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In JavaScript, how do I access the previous URL?


Is it possible to retrieve the previous URL with JavaScript? Something along these lines:

alert("previous url is: " + window.history.previous.href);

Is there anything similar? Is it better to just keep it in a cookie? I only need to know so that I can make seamless transitions from one URL to the next without using anchors or anything.

Asked by Lance

Solution #1


If the user arrived at the current page by clicking a link (rather than typing straight into the address bar, or, I suppose, in certain situations, by submitting a form? ), you’ll often obtain the URL of the last page they visited. DOM Level 2 specifies this. More information can be found here.

For security and privacy reasons, window.history permits navigation but not access to URLs in the session. If a more thorough URL history was available, every site you visited would be able to see everything you’d done previously.

If you’re dealing with state movement on your own site, one of the standard session management solutions, such as cookie data, URL params, or server side session information, is perhaps less brittle and surely more useful.

Answered by Ben Zotto

Solution #2

The new History api can be used to return to a previous page without knowing the URL.

history.back(); //Go to the previous page
history.forward(); //Go to the next page in the stack
history.go(index); //Where index could be 1, -1, 56, etc.

However, if your browser doesn’t support the HTML5 History API, you won’t be able to change the content of the history stack.

See the document for further information.

Answered by RPDeshaies

Solution #3

You can perform the following if you’re developing a web app or single page application (SPA) where routing takes place in the app/browser rather than a round-trip to the server:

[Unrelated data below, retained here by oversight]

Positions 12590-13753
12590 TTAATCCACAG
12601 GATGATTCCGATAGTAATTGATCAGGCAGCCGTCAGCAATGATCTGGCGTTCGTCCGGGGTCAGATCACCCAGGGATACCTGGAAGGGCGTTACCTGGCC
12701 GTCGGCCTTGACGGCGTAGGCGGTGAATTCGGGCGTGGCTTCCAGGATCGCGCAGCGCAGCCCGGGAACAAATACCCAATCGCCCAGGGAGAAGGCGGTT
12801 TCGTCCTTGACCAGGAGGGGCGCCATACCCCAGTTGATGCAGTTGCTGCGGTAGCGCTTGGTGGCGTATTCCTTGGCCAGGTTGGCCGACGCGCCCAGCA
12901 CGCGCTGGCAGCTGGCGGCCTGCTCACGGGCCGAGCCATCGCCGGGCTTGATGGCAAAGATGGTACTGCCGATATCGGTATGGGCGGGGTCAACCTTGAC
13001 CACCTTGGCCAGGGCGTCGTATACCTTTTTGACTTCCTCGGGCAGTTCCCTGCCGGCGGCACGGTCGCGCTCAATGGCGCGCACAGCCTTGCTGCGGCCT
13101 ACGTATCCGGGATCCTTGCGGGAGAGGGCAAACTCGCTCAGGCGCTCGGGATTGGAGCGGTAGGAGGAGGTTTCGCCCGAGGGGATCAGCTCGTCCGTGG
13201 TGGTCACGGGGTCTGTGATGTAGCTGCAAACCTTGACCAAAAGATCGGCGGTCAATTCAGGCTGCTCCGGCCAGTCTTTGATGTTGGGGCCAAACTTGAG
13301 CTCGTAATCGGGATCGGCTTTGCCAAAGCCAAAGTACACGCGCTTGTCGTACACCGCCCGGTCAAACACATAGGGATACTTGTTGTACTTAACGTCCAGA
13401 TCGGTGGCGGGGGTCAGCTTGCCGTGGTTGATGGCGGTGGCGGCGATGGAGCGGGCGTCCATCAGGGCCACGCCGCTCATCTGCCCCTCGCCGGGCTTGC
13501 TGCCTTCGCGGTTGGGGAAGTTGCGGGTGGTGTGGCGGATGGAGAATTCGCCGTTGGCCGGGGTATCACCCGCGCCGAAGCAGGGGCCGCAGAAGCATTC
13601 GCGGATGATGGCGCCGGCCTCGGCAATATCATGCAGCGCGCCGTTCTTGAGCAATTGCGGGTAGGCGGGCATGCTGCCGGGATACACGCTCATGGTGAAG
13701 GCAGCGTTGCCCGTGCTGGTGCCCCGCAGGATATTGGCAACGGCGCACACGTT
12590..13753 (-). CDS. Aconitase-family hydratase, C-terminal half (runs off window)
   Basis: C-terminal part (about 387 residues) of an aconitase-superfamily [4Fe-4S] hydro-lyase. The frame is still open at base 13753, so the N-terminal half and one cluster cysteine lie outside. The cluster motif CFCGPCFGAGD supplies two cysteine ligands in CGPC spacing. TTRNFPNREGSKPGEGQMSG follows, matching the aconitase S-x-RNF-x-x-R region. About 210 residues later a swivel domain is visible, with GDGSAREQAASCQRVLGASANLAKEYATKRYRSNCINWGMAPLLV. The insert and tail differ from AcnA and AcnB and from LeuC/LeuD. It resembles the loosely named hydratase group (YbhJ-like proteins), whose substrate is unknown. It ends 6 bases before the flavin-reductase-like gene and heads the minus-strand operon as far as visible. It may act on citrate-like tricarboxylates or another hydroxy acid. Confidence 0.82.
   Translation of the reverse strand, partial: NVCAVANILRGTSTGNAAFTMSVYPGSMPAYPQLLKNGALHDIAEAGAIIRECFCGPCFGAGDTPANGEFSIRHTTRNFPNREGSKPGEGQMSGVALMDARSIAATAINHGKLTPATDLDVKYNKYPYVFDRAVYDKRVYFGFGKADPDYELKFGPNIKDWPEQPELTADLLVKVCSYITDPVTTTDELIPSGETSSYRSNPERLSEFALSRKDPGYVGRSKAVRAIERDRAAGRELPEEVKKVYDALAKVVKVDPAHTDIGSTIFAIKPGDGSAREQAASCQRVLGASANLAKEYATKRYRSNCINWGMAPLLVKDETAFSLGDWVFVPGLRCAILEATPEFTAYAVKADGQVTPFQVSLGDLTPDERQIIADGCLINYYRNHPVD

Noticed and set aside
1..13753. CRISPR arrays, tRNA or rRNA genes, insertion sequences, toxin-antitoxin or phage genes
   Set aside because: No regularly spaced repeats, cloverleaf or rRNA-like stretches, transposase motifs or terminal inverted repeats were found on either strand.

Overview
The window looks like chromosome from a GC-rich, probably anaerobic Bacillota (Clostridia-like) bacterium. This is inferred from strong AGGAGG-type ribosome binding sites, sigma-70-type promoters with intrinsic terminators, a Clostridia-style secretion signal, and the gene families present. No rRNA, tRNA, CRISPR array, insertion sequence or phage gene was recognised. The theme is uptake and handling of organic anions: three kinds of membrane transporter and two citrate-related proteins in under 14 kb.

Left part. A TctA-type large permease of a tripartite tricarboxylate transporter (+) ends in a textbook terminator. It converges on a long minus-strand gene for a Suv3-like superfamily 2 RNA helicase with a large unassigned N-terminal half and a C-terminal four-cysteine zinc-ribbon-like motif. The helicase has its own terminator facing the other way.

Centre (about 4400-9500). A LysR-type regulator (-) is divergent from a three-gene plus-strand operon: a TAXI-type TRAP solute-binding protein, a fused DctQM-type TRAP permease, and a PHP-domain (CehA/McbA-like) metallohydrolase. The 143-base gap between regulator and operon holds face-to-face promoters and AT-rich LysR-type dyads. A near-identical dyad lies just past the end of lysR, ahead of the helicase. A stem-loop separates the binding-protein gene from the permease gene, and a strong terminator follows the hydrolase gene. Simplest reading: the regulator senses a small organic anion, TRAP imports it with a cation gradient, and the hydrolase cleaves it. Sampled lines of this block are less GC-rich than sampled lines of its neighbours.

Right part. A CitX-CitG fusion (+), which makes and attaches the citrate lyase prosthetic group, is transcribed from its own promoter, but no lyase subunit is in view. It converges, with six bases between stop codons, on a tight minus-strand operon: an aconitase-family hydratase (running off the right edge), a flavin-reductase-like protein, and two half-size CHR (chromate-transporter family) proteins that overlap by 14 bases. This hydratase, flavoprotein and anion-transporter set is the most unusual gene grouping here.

window.history.pushState({ prevUrl: window.location.href }, null, "/new/path/in/your/app")

Then, in your new route, you can obtain the prior URL by doing the following:

window.history.state.prevUrl // your previous url

Answered by Jonathan Lin

Solution #4

In most cases, document.referrer is not the same as the real URL.

I’m working on an application that requires me to create a frameset with two frames. One frame is well-known, and the other is the page from which I’m linking. It appears that document.referrer would be great because you wouldn’t have to supply the frameset document the actual file name.

If you modify the bottom frame page later and then use history.back(), the old page is not loaded into the bottom frame; instead, document.referrer is reloaded, and the frameset is gone, and you are back to the original beginning window.

It took me a bit to figure this out. So document.referrer isn’t just a URL in the history array; it’s also the referrer window specification. At least, that’s the best I can figure it out right now.

Answered by kevin at KAB

Solution #5

<script type="text/javascript">

Although document.referrer meets your objective, it is incompatible with Internet Explorer versions prior to IE9.

Other popular browsers, such as Chrome, Mozilla, Opera, and Safari, will also operate.

Answered by 565

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